Shopify (TSX:SHOP)(NYSE:SHOP) and Amazon became the ultimate beneficiaries of the pandemic, as the world moved from physical stores to online stores. The first flow of pandemic-driven sales boosted their second-quarter earnings and sent their stocks to new highs. It is time for the two companies to release their third-quarter earnings on October 29. Investors’ expectations from Shopify have inflated to levels where anything less than a 50% year-over-year (YoY) revenue growth is unacceptable. This was its annual growth rate before the pandemic.
In the second quarter, Shopify saw Black Friday-level traffic, as consumers rushed to buy everything from groceries to home essentials on the Shopify platform. And retailers rushed to open new online stores to tap these consumers. At that time, the Shopify platform was not as good as it is now. In the third quarter, Shopify added several new features and services that can help retailers reach out to a larger audience and maximize its revenue from Merchant Solutions.
A lot has changed on the Shopify platform in the third quarter
In the third quarter, the Shopify Plus platform gained more traction, as enterprise merchants continued to shift from a physical store to an online store.
Both Shopify and Lightspeed POS imitated each other. The original Shopify platform mainly targeted retailers and online stores. In the third quarter:
- Shopify added an express theme feature, designed especially for cafes and restaurants.
- It also introduced point-of-sale (POS) hardware and omnichannel solution that can integrate online and in-person shopping experience.
- It adopted multi-currency and multiple language features to expand its geographic reach.
- Shopify launched its Fulfillment Network to handle larger order volumes and cater to more merchants.
- The company also enhanced its marketing features by partnering with Walmart, TikTok, and Google’s YouTube. It will allow merchants to select their ad campaigns and reach out to the audience on these platforms.
The list goes on. All these developments will enhance Shopify’s Gross Merchandise Volume (GMV) and its revenue from Merchant Solutions.
How will the new features impact Shopify’s third-quarter earnings?
Shopify’s third-quarter earnings will reflect three things.
In the second quarter, Shopify saw a 71% sequential increase in new stores, as it extended its free trial from 14 days to 90 days until August 31. The third-quarter earnings will show how many of these free trials convert into paid subscriptions. This will reflect in the monthly recurring revenue (MRR) figure, which has been growing at an average rate of 30% YoY.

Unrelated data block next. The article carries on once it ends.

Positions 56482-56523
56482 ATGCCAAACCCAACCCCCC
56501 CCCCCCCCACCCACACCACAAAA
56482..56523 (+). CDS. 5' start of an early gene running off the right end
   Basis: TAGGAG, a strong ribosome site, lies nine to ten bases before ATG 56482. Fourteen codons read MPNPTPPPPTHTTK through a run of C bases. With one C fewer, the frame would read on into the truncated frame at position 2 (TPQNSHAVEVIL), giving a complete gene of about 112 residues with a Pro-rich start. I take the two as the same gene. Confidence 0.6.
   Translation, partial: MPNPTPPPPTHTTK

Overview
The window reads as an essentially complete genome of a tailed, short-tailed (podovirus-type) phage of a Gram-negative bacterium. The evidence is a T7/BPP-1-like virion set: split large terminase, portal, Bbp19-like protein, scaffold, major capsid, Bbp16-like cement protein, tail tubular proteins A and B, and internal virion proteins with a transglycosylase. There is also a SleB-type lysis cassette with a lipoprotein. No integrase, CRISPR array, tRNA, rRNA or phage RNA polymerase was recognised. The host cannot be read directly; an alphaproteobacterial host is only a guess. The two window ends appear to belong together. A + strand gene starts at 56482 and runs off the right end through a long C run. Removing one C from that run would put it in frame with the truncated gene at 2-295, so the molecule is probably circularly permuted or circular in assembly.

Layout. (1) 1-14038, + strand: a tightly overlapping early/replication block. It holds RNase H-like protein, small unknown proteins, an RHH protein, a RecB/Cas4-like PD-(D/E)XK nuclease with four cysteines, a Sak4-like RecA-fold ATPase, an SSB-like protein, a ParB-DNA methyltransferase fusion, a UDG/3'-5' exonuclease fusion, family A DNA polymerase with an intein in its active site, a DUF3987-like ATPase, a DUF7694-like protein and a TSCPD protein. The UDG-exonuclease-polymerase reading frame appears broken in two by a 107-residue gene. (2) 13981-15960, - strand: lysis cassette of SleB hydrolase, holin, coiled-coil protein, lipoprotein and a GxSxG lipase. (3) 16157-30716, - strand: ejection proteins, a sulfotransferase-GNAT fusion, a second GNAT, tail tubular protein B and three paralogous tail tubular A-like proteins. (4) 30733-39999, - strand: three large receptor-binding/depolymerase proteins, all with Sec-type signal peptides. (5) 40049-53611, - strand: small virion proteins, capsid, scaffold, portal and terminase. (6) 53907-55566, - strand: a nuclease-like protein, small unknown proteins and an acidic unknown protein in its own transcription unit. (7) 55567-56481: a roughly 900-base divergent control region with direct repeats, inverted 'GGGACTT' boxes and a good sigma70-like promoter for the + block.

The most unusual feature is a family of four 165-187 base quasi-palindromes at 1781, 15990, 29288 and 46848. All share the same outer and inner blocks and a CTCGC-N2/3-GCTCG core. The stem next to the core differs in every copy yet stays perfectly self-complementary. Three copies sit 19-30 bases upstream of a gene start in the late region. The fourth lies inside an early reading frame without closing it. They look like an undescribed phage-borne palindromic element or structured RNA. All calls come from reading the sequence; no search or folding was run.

Shopify earns around 1.5% commission on the transactions that take place on its platform. The new features would increase its commission on transactions and also the transaction volumes. This will reflect in its Merchant Solutions revenue, which surged 148% YoY in the second quarter on the back of a 119% increase in GMV and 1.7% commission.
All these additional features might take a toll on its profitability. But investors are buying Shopify for revenue growth and not profits. In the second quarter, its revenue surged 97% YoY. The reopening of the economy will take a toll on its pandemic-induced traffic, as people return to brick-and-mortar stores. But Shopify’s omnichannel solutions and enhanced features will encourage more retailers to open online stores on its platform.
How will the stock respond to earnings?
Analysts estimate Shopify’s revenue to surge 68% YoY to $653 million in the third quarter. If the company misses this estimate, the stock could tank. But if it beats the estimate by a high margin and reports another 95% YoY revenue growth, the stock could reach its all-time high of $1,502 for a brief moment.
If Shopify stock tanks post-earnings and falls below $1,250, buy the stock, as the company has strong growth potential in the long term. If the stock surges past $1,450, sell the stock, as it won’t stay there for a long time. This is the price range the stock has been trading since July. It has been forming a megaphone trend, and the way to profit from this trend is leveraging the low and high end of the price range.
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This article represents the opinion of the writer, who may disagree with the “official” recommendation position of a Motley Fool premium service or advisor. We’re Motley! Questioning an investing thesis — even one of our own — helps us all think critically about investing and make decisions that help us become smarter, happier, and richer, so we sometimes publish articles that may not be in line with recommendations, rankings or other content.
John Mackey, CEO of Whole Foods Market, an Amazon subsidiary, is a member of The Motley Fool’s board of directors. Suzanne Frey, an executive at Alphabet, is a member of The Motley Fool’s board of directors. Fool contributor Puja Tayal has no position in any of the stocks mentioned. David Gardner owns shares of Alphabet (A shares), Alphabet (C shares), and Amazon. Tom Gardner owns shares of Alphabet (A shares), Alphabet (C shares), and Shopify. The Motley Fool owns shares of and recommends Alphabet (A shares), Alphabet (C shares), Amazon, Shopify, and Shopify. The Motley Fool owns shares of Lightspeed POS Inc and recommends the following options: short January 2022 $1940 calls on Amazon and long January 2022 $1920 calls on Amazon.